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USWNT welcomes pressure of do-or-die group stage finale, says Megan Rapinoe

AUCKLAND - The United States are built to handle the pressure of their do-or-die final group stage match, veteran Megan Rapinoe said, with everything on the line against Portugal on Tuesday at the Women's World Cup.

The four-times champions have never exited in the group stage but may suffer that fate without a win or a draw against the World Cup debutantes, after beating Vietnam in the opener and settling for a 1-1 draw to the Netherlands.

It is hardly the position fans imagined the team would be in as they pursue an unprecedented third consecutive title.

"Everybody's like, 'Okay, we have to perform better and we have to get this result.' I mean, I think that that is something that just always gets passed down through the generations of this team," Rapinoe told reporters. "We go into these moments like, 'Hell yeah, this is exactly where we want to be.'"

The 2019 Ballon d'Or winner saw that spirit in the Americans' second-half display against the Netherlands, when a fired-up Lindsey Horan powered in a header to get the U.S. team the equalizer.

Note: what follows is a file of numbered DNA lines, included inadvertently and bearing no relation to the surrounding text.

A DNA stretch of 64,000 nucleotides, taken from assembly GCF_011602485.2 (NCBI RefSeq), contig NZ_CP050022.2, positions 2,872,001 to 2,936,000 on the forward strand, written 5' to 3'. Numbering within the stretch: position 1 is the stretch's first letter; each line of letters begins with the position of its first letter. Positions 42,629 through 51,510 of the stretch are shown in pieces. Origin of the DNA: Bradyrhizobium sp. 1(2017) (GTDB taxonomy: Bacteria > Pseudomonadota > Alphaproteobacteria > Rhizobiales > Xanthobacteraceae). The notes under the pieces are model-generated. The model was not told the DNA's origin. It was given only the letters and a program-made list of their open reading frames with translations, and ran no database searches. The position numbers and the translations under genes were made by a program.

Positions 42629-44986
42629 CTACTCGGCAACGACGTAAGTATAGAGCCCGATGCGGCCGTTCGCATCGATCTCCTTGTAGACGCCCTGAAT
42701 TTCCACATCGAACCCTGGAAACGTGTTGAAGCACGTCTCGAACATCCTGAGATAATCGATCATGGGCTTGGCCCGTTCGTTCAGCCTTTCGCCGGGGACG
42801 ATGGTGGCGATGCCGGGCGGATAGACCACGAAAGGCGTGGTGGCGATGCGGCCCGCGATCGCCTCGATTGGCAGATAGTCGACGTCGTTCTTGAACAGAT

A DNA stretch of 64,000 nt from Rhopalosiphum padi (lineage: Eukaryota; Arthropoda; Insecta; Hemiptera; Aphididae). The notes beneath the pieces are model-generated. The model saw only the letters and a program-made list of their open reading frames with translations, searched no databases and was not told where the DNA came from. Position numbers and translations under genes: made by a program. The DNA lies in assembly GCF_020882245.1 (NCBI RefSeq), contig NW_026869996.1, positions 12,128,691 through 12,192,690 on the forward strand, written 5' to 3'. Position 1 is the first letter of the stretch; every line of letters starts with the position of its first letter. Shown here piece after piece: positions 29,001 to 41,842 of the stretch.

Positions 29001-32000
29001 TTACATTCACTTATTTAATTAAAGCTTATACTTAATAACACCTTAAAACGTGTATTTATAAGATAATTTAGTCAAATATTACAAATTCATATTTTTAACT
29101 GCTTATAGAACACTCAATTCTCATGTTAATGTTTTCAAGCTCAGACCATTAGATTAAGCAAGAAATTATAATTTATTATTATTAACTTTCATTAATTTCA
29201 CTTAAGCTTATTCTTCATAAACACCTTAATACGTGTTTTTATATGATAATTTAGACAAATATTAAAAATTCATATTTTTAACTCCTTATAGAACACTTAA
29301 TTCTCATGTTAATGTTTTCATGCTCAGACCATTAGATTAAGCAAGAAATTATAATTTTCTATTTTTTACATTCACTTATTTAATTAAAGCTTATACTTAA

This year's performance has drawn comparisons to the United States' 2015 campaign, when they opened with a win against Australia and a scoreless draw against Sweden. They went on to beat Japan in the final.

"Being on the U.S. women's national team it kind of always feels like this," said Rapinoe. "This is just the pressure in general being at the World Cup — this moment is going to come no matter what. So it's not a bad thing, I don't think, for everyone to be like, 'Okay, let's like, you know, strap in and get ready for this game.'"

Playing in her fourth World Cup, this year's tournament undeniably carries more meaning for the 38-year-old forward, as she previously announced she would retire at the end of her club season. She has shown no objection to assuming the role of a mostly sideline mentor this time around to a young and less experienced team, after playing the on-field hero in 2019.

"We're unsatisfied with the way that we've played, but we know the areas that we can be better," said Rapinoe. "And I think there's some really simple fixes that we can do to put ourselves in a better position."

Asked her how her team should be judged if they were not to win it all, however, she was forced to confront the once-unthinkable. Rapinoe gave a long pause, letting the question linger in the air, before offering a response.

"I never thought about that."

(Reporting by Amy Tennery in Auckland; Editing by Lincoln Feast)

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